Is it OK or not to use getProperty() from invalid (null) ValueTree?

I see that inside getProperty() there is code:

return object == nullptr ? getNullVarRef() : object->properties[name];

So it seems that object == nullptr secures me before any undefined behaviour. But sometimes (very rarely) I get error when calling getProperty() on invalid ValueTree. It is so rarely that at the moment I can’t debug it (I don’t know how to reproduce it) so I am not sure why that error happens. And I am not sure if I should change my code to first ensure if(myValueTree.isValid()) and then call getProperty()?

in juce::ValueTree empty constructor documentation there is explanation:

… A ValueTree that is created with this constructor can’t actually be used for anything, it’s just a default ‘null’ ValueTree that can be returned to indicate some sort of failure.

But further in explanation of getProperty() there is info like that:

… If no such property has been set, this will return a void variant.

So it looks like it is not problem to call getProperty() on invalid ValueTree and it seems the problem is somewhere else in my code. But before I dig deep inside my code to find unknown issue firstly I want to ask you about any advice.

For any help great thanks in advance.
Best Regards.

It looks like ValueTree::isValid() makes the same what is inside of getProperty().

I mean isValid() return object != nullptr. So checking isValid() before calling getProperty() seems to have no sense. But then is there anybody else which met similar problem? I mean getting “Bad access” error when calling getProperty() on invalid ValueTree?

I have no idea where could be the problem. And as I told it is so rarely that I am not sure how to reproduce it.

Can you share the code you’re running that produces the error, and what the error message is?

Calling getProperty() on a null ValueTree will return a void var, as shown in the code snippet you included. So if you’re getting a bad access then it’s likely something else causing the problem?

You can provide a default argument to the overloaded version of getProperty() which will be returned instead of a void var - have you tried that?

To be honest I am not sure if it’s “bad access” error. I don’t remember what the error is.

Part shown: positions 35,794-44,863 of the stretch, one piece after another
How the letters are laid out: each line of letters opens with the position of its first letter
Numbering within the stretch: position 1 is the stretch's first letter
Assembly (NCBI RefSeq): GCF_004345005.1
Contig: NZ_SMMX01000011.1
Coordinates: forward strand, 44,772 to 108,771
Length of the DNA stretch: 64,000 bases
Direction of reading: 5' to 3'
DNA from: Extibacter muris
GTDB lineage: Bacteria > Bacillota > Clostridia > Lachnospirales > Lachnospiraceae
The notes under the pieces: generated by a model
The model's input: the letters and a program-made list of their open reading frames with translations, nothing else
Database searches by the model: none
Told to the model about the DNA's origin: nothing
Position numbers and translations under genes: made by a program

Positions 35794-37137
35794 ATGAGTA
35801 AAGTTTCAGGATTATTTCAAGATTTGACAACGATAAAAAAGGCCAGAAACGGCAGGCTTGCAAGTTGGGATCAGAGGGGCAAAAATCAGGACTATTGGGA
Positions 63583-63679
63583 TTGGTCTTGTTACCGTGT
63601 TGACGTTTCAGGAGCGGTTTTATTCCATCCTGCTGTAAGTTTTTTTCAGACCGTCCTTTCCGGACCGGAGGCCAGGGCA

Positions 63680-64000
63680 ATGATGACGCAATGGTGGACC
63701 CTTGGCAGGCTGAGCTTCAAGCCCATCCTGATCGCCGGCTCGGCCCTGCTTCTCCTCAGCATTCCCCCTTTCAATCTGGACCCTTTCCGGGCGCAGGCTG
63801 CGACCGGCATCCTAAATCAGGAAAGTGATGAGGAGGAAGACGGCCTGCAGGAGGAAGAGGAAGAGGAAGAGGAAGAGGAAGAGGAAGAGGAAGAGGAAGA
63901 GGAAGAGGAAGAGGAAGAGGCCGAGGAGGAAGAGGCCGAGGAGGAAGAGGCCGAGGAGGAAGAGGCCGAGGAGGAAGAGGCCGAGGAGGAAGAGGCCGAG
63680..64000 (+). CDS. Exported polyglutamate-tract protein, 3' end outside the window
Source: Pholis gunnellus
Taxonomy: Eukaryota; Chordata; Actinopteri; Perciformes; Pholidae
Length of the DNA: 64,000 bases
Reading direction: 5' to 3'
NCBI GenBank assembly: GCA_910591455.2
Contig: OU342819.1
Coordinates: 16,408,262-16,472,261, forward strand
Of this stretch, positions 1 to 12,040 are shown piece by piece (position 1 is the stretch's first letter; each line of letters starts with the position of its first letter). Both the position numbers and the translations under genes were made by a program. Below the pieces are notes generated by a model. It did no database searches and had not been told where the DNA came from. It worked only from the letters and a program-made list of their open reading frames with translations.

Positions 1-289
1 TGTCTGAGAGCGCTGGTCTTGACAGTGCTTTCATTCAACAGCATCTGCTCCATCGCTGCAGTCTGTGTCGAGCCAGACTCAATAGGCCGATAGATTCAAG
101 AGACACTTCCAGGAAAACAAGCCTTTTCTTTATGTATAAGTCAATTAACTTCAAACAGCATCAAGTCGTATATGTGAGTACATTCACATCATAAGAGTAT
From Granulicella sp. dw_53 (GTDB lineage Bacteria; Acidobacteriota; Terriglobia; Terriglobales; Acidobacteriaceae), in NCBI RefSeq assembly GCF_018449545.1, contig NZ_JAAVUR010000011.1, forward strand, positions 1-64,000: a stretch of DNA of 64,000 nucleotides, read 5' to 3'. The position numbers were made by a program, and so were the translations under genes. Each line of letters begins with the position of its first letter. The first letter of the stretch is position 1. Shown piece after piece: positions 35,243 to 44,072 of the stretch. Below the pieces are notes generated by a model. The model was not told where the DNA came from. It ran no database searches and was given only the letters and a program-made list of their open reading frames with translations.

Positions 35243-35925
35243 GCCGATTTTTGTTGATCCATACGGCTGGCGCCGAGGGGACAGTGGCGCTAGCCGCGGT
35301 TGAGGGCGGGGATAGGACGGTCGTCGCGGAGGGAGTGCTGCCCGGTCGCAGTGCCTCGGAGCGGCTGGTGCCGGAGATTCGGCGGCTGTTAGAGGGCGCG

Last hour I tried to reproduce the error but with no “success” so at the moment I can’t say clearly what the error says but when I get it again then for sure I will write it here. I am almost sure it was “bad access” but not 100% sure. So let’s wait.

And my code looks like that:
I have object which have ValueTree as private member (it seems reasonable for me in my case) and inside of that object I have method which looks like that:

const var& MyObjectWithValueTree::getProperty(const juce::Identifier& ident)
    return myValueTree.getProperty(ident);

And then in another class I call:

if(static_cast<int>(myObjectWithValueTree.getProperty(ident)) == 0)
    // do something

And the error happens on the line with if statement. But not exactly on that line, but somewhere inside of juce::ValueTree methods.

Of course I will try to use version of getProperty() with default argument. But the error is so rarely that I will be not sure if error dissappeared because of “default argument” version of getProperty() or maybe because it’s just not that rare moment.

Now I think that maybe it is problem because I return const var&. Maybe I should use simply var? Doesn’t make a difference in run time?

Now I think that maybe it is problem because I return const var& . Maybe I should use simply var ? Doesn’t make a difference in run time?

Yeah, returning a reference to a local temporary isn’t going to end well! I thought this would throw a compilation error tbf, but maybe it’s just a warning?

It was red marked message during runtime and as I remember I was not able to continue debugging. So I am pretty sure it was not warning.

By the way thanks for const var& explanation. But are you sure it is local temporary? Please notice that original juce::ValueTree::getProperty() also returns const var&. But in fact the version with default value returns not referenced var. So maybe it makes difference.

It is returning a static dummy variable.

It is the better design to check the variable before using it, or use the getProperty() overload providing a default value.

Oh, sorry! The version of getProperty() that takes a default does return a copy - but the one OP’s using here does indeed return a const var&.